Some Arminians are Armenians, and some Armenians are Arminians. Somehow I felt predestined to share that thought with you. Hopefully, you chuckled by your own free will, but I did want to make a point: Arminians and Armenians are not the same people groups. Eileen and I have been hanging out with the Armenians.
And some Georgians. And some Russians. And some Iranians. And even a few Azerbaijanis. It’s been a terrific ten days! Thank you for praying for us. We’re flying home full of gospel joy.
Though Christianity landed in Armenia in 301 A.D., making it the first Christian nation in the world, and though most Armenians still consider “Armenian” and “Christian” to be synonymous, many Armenians have never heard a clear presentation of Christ’s gospel. In a country of just over three million people, there exists a long history of turmoil and suffering. The most awful chapter of that history began in 1915 when the Ottoman Empire deported and systematically exterminated 1.5 million Armenians. That led to the coining of the term “genocide” in 1943.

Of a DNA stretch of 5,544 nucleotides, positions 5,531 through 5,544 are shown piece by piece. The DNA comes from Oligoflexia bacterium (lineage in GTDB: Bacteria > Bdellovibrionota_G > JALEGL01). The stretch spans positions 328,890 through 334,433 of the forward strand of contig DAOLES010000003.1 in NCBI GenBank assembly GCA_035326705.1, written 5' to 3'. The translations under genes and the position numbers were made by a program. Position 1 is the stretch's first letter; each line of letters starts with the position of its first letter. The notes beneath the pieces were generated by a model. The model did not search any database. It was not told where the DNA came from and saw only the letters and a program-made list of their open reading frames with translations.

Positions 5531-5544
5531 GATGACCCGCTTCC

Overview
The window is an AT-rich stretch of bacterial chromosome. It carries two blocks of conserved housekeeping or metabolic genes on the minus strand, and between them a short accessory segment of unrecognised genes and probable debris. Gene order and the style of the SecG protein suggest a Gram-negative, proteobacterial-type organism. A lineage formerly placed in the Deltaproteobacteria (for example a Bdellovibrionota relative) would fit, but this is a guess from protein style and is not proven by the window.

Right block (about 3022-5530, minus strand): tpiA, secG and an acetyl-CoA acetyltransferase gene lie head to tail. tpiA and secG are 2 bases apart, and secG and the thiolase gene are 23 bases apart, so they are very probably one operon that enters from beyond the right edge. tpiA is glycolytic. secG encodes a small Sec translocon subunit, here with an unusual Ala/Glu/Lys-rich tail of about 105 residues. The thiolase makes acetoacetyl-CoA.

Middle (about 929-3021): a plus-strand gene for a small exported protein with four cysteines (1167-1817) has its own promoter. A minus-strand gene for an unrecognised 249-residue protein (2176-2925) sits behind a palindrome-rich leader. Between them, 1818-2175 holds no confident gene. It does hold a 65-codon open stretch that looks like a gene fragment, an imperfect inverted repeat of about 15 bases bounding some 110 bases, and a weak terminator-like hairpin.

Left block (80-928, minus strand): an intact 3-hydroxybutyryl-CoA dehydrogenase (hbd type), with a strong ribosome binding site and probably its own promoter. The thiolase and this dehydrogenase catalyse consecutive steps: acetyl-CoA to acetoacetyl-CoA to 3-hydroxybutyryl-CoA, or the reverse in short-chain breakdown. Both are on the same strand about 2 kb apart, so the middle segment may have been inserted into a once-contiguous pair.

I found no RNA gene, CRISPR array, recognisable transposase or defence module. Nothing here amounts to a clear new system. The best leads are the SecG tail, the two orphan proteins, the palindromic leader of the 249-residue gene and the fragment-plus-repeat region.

Armenia also controls Nagorno-Karabakh, a hotly contested enclave along the border with Azerbaijan, which is marked by violence and random shootings. Because of this ongoing conflict, Azerbaijan and Turkey have attempted to punish Armenia through trade blockades. As Eileen and I have served here with Armenia Relief Mission, we have met a number of women whose husbands left the country to work in Russia.
Some of these men send home financial support on a regular basis; others have completely disappeared, leaving their families in desperate situations.
Economically, conditions are slowly improving since our first mission trip to Armenia in 2006, but there is still widespread unemployment and poverty in this predominantly mountainous country. (I included a photo of Mt. Ararat, but you’ll have to really zoom in if you want to see Noah and his family.)
So this year we focused our teaching on encouragement from the Scriptures. Eileen taught the women the entire book of Galatians.
I, by the people’s request, talked about spiritual gifts, and ministry to the Millennial generation. Sunday I preached on “the heart of a servant” from the story of Mary and Martha. I particularly attempted to debunk the lie of the prosperity gospel, which unfortunately has been exported to Armenia by American preachers.
Armenians, like everybody else, need a solid Biblical theology
of suffering. We need to know what I reminded our international gathering Sunday morning: “The Lord is my portion.”
Eileen and I are so grateful to serve a church that is thoroughly committed to the Great Commission. Lord willing, I’ll see you Sunday if not before. Grace ’til then.